Military.com: Have you had a chance to show this movie to military veteran groups yet?
Damaris Corbin: "We screened in Annapolis, and there are a number of veterans organizations there. It's been really moving for me to see other folks at the screenings and just hearing story after story where people say, ‘Hey, this is what happened to me. This is what happened with my mother, my father.’”
Military.com: One thing that really stuck with me is that you trust the facts to tell the story. A lot of studios or producers would ask for more movie-style conflict to amp up the audience's emotions. I felt like this movie hit harder because you don't do that.
Damaris Corbin: "As an audience member, that's what I want to see. I want a filmmaker to trust me to be able to draw my own conclusions and then go and do. If I'm seeing a story about something that can cause change, I want to be trusted to decide what that is. I don't want to be preached at. So it was very important for me to trust the audience to say that this story affected them as humans, and to trust that it's going to affect the viewers down the line as well."
Military.com: There are a lot of people in your film who are usually in much bigger projects. How did you put together this amazing group of people to be in your first movie?
Damaris Corbin: "It's pretty great. I had wanted to work with John [Boyega] since I saw him in 'Attack the Block.' He's such a powerful filmmaker. And you could see all those years ago. There's such a hunger in him to do good work and to command his craft. When I sat down with him, that's exactly what I saw. We had a mutual vision for capturing the humanity of Brian, and thankfully, he jumped on board.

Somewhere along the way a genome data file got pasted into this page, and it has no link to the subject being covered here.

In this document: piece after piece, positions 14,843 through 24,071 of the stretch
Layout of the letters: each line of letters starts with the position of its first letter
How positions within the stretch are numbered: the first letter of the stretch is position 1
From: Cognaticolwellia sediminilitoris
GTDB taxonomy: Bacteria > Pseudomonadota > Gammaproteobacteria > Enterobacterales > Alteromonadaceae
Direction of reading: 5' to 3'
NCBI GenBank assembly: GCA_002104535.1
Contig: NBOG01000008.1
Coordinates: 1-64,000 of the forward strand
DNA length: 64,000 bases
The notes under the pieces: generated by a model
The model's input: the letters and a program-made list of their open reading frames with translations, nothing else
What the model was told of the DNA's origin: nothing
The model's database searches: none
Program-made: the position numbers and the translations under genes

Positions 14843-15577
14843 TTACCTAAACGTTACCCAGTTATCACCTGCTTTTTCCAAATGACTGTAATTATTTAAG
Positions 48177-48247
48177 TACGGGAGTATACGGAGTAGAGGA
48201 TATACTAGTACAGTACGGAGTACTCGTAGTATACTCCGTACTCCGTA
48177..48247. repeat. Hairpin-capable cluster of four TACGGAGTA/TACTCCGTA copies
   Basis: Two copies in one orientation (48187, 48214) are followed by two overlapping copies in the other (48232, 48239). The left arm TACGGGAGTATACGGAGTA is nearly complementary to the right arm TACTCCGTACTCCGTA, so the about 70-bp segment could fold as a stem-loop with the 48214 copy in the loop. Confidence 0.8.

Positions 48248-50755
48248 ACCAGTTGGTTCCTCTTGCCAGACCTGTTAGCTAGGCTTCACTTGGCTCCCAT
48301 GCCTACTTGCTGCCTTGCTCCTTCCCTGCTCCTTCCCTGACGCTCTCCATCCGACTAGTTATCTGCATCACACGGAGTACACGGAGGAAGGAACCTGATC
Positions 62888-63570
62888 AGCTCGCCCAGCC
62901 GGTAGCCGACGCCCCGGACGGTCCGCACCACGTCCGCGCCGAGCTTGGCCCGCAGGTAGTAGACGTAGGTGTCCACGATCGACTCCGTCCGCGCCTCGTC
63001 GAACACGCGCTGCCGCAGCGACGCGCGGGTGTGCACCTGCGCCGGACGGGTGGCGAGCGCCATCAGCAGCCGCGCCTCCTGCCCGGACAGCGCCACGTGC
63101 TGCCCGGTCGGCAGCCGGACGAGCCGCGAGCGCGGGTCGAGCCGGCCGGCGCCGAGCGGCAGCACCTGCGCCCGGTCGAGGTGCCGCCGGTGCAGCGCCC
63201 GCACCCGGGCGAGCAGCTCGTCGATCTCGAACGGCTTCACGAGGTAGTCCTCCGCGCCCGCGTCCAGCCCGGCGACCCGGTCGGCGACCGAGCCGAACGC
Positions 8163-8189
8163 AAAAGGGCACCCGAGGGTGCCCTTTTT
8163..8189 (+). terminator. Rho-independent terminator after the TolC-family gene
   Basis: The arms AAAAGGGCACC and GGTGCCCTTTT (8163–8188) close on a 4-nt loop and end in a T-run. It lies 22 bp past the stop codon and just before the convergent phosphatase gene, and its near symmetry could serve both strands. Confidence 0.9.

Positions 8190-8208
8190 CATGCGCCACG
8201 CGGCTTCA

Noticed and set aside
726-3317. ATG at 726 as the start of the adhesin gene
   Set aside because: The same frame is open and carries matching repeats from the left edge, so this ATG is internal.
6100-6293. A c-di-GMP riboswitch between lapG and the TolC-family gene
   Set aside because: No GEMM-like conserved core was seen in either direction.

"I had already talked to Nicole Beharie and Connie Britton, and it was very clear that this was the group of people who could come together. They jumped in and said, 'Hey, we trust her to guide us here.' Kwame [Kwei-Armah, co-screenwriter] and I had worked together, and they believed in the script. So it's a combination of just people who really cared about Brian's story and a lot of the right timing just lining up."
Military.com: It's hard to believe that we've lost Michael K. Williams, and that this might be his final movie role. He brings so much to his performance as the police negotiator.
Damaris Corbin: "When we heard the real-life Brian on the phone with the negotiator, there was a respect between him and the negotiator but also a sweetness and a kindness in the negotiator's voice. When I was writing, the voice in the back of my head was Michael's, because he has such a beautiful artistry, the sweetness about him, but his voice is like honey and gravel.
"To be able to communicate over the phone, and to make a connection with a man whose face you've never seen eye to eye, is the sign of an artist who commands a lot of power. And an artist that can harness that into an intimate connection vocally, is a rare thing. Michael knew how to do just that. You had to tap into something personal there.
"I'm grateful that when I sat down with him, he said, 'Hey, I got your back here. This is a story I want to tell. And I want to support you as a filmmaker. And I want to make sure that Brian's story is heard by a lot of other people. Let me give it a voice.'"